Taxing the Vineyards of California to Oblivion

There’s a new initiative in search of signatures in California. The Alcohol-Related Harm and Damages Services Act of 2010 would increase the excise tax on a bottle of wine from .04 cents to $5.11. That’s an increase of over 12,000 percent.

This tax, as Jason Smith of Paraiso Vineyards notes, will hurt consumers of affordable wines. Say goodbye to the $7 dollar shelf. (If you prefer distilled spirits the tax will rise from 0.65 cents to $17.57 and the excise tax on a six-pack would spike from 11 cents to $6.08).

At first blush it may look like another attempt by government to use sin taxes to balance budgets. But this is a citizen initiative, and the proponents would like to take the anticipated revenues of roughly $8 billion to spend on alcohol-addiction programs.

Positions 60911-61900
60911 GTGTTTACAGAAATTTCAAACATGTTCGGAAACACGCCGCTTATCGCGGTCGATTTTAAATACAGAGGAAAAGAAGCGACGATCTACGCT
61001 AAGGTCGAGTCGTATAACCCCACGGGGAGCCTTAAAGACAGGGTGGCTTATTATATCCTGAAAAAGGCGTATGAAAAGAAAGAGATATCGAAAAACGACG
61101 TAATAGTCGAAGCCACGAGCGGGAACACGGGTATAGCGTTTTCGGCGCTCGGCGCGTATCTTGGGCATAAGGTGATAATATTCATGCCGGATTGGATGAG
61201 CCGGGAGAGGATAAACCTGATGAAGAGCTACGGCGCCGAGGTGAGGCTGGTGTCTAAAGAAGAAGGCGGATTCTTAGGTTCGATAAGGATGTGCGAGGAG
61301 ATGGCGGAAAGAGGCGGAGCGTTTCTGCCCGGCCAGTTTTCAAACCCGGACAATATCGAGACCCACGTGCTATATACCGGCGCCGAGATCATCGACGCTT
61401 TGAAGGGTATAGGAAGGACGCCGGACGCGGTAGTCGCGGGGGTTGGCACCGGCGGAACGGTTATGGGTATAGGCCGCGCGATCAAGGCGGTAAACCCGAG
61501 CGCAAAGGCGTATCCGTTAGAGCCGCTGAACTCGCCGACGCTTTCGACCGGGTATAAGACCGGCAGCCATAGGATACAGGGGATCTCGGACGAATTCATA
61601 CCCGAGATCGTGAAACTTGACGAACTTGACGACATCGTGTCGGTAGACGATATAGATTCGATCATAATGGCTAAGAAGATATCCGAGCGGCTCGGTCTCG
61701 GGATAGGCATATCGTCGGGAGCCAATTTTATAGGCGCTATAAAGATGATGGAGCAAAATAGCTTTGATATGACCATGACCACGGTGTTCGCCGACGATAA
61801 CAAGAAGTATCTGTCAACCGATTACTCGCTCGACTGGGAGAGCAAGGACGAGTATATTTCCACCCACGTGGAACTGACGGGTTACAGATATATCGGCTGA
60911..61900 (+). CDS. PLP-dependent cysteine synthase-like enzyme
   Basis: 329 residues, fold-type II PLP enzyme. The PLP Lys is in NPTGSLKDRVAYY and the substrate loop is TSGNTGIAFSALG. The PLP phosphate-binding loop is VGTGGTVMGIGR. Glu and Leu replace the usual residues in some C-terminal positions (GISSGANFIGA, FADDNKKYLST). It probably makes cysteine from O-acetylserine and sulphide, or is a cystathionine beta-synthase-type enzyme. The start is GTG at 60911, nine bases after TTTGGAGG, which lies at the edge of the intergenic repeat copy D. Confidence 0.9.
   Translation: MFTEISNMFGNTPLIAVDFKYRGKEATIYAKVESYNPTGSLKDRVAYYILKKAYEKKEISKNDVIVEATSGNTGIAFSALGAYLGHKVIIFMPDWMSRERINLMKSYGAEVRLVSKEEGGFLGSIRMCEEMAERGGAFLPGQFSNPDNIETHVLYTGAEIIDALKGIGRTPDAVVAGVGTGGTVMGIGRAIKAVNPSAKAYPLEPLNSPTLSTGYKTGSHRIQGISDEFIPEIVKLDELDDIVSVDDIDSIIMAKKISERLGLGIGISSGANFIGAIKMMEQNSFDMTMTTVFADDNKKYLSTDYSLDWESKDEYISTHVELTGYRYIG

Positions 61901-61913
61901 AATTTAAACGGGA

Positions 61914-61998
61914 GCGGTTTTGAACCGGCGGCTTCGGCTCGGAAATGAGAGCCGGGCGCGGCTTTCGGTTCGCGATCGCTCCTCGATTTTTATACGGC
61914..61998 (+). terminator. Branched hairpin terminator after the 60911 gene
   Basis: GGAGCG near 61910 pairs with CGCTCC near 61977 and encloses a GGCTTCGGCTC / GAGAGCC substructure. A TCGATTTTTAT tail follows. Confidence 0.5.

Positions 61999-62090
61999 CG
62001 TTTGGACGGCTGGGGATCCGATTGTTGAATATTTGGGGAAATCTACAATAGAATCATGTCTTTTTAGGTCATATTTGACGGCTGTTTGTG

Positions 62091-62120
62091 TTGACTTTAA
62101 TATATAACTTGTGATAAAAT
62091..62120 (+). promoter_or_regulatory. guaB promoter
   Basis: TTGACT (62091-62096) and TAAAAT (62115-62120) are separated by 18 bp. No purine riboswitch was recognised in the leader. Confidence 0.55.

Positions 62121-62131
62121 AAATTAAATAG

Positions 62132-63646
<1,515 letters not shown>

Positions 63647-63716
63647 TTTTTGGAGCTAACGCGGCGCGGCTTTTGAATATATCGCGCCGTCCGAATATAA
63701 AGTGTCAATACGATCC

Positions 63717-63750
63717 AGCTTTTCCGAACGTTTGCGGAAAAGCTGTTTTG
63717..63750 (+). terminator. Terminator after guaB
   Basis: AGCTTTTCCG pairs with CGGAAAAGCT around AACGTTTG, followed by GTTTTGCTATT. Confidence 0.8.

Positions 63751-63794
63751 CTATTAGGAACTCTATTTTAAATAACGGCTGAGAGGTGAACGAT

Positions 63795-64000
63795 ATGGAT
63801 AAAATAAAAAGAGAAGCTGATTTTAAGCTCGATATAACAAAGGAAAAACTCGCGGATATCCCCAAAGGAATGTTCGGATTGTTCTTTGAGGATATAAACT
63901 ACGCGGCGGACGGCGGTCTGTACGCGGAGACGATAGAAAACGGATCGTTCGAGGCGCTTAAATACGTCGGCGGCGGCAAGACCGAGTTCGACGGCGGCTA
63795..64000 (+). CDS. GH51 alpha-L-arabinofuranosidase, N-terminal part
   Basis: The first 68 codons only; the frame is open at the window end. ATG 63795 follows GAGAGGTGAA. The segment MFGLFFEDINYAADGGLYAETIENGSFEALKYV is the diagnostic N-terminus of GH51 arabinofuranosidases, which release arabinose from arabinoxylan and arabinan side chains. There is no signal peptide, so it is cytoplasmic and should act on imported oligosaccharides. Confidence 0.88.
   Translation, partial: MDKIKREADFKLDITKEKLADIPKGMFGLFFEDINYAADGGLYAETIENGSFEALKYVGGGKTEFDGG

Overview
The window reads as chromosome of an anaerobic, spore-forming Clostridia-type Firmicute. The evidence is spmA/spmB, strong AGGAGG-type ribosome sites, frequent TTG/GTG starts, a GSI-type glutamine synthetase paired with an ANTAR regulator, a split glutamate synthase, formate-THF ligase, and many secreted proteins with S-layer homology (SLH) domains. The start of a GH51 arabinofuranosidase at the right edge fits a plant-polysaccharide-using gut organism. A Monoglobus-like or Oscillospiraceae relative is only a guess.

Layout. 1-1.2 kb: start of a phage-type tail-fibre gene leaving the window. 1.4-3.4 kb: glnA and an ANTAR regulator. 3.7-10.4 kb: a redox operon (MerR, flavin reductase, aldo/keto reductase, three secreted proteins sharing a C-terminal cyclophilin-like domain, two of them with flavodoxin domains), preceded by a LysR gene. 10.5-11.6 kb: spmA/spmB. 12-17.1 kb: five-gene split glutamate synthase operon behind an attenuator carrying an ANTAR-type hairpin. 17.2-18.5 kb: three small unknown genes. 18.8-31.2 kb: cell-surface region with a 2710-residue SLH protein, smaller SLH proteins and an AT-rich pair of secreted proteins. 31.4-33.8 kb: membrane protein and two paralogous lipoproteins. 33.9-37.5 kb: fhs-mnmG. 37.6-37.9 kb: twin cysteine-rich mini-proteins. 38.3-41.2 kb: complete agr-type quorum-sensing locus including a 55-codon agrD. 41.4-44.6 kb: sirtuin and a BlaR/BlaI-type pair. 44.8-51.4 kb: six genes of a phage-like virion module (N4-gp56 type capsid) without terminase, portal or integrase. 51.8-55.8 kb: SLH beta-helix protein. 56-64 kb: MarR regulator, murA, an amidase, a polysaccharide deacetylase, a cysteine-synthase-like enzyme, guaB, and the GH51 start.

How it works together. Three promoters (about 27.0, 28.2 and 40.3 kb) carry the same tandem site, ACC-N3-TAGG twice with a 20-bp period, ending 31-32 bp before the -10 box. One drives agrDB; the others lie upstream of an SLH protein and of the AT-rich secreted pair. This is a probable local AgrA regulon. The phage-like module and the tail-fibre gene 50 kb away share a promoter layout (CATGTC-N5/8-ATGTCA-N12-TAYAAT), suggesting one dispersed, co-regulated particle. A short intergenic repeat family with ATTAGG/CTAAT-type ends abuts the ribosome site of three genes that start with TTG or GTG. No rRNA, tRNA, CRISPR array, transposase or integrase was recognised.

The initiative’s authors are well-aware that raising the excise tax will raise the price and lead to less drinking (at least of California wines).

To get on the ballot half a million signatures  are needed by August. Beyond that, it’s unlikely to go far. A recent legislative proposal to impose a nickel-per-drink fee on alcoholic beverages was promptly rejected by the Assembly Health Committee.

The public seems unimpressed with the idea of a 12,000% tax hike on wine. One journalist by way of  explaining the initiative’s defects found meaning in its acronym.